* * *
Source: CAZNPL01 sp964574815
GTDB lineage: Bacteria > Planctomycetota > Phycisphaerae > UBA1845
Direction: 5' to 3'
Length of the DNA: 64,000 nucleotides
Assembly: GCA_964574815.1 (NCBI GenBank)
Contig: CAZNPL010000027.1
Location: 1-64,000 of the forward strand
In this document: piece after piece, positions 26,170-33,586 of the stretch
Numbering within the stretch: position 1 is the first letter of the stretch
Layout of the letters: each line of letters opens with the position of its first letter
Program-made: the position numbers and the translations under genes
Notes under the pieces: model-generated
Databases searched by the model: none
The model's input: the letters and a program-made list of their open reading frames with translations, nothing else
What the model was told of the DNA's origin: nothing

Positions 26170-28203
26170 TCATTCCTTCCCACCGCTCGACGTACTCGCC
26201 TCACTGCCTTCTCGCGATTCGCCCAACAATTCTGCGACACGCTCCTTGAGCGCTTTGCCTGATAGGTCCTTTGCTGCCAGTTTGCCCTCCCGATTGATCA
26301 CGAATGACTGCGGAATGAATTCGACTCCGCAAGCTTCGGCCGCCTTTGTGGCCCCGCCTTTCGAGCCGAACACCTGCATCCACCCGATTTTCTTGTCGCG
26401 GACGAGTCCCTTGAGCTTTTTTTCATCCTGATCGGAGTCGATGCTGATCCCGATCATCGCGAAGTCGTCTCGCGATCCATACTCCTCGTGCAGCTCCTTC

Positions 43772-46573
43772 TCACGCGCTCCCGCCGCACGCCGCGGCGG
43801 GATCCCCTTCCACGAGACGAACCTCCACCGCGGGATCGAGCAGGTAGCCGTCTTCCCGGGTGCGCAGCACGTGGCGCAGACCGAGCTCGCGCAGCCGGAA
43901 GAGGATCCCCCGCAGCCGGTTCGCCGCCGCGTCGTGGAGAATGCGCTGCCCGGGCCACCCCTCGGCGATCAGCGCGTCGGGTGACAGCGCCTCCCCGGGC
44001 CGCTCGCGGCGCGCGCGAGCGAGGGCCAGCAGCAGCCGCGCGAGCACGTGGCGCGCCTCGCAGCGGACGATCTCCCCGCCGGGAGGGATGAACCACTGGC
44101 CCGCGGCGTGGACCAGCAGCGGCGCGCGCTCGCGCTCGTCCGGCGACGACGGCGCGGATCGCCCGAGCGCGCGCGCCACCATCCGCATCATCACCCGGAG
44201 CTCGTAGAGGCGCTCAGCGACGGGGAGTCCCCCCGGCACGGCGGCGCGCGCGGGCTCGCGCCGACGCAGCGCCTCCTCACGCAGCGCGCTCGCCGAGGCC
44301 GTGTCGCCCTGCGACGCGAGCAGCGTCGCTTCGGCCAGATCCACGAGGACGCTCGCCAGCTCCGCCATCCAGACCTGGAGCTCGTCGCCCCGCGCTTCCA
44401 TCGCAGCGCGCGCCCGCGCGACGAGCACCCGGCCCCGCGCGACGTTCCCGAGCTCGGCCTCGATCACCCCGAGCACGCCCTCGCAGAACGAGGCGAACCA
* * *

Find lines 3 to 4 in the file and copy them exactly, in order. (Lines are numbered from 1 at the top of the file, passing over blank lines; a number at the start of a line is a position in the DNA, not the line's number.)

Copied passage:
Direction: 5' to 3'
Length of the DNA: 64,000 nucleotides